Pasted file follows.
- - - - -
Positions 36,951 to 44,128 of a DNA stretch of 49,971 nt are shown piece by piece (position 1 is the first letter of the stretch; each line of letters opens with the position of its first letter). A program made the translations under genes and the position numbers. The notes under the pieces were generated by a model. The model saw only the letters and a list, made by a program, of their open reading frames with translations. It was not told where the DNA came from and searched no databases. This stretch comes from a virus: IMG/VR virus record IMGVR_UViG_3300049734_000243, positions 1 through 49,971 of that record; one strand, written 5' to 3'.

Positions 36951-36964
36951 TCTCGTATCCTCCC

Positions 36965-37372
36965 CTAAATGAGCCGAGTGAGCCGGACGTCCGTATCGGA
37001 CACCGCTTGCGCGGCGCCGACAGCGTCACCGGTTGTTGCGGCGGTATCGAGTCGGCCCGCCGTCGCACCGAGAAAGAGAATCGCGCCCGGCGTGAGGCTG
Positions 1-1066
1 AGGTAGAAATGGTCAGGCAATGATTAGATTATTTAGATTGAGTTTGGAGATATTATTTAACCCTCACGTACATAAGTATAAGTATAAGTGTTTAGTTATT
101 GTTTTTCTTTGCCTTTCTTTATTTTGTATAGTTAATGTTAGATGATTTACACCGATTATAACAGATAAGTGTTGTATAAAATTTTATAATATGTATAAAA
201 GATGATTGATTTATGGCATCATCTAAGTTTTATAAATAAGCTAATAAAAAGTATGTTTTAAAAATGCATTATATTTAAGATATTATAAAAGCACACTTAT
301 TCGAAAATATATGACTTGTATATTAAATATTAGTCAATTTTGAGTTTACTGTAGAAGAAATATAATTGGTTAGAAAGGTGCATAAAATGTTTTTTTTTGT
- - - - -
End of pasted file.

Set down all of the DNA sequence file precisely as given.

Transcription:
Positions 36,951 to 44,128 of a DNA stretch of 49,971 nt are shown piece by piece (position 1 is the first letter of the stretch; each line of letters opens with the position of its first letter). A program made the translations under genes and the position numbers. The notes under the pieces were generated by a model. The model saw only the letters and a list, made by a program, of their open reading frames with translations. It was not told where the DNA came from and searched no databases. This stretch comes from a virus: IMG/VR virus record IMGVR_UViG_3300049734_000243, positions 1 through 49,971 of that record; one strand, written 5' to 3'.

Positions 36951-36964
36951 TCTCGTATCCTCCC

Positions 36965-37372
36965 CTAAATGAGCCGAGTGAGCCGGACGTCCGTATCGGA
37001 CACCGCTTGCGCGGCGCCGACAGCGTCACCGGTTGTTGCGGCGGTATCGAGTCGGCCCGCCGTCGCACCGAGAAAGAGAATCGCGCCCGGCGTGAGGCTG
Positions 1-1066
1 AGGTAGAAATGGTCAGGCAATGATTAGATTATTTAGATTGAGTTTGGAGATATTATTTAACCCTCACGTACATAAGTATAAGTATAAGTGTTTAGTTATT
101 GTTTTTCTTTGCCTTTCTTTATTTTGTATAGTTAATGTTAGATGATTTACACCGATTATAACAGATAAGTGTTGTATAAAATTTTATAATATGTATAAAA
201 GATGATTGATTTATGGCATCATCTAAGTTTTATAAATAAGCTAATAAAAAGTATGTTTTAAAAATGCATTATATTTAAGATATTATAAAAGCACACTTAT
301 TCGAAAATATATGACTTGTATATTAAATATTAGTCAATTTTGAGTTTACTGTAGAAGAAATATAATTGGTTAGAAAGGTGCATAAAATGTTTTTTTTTGT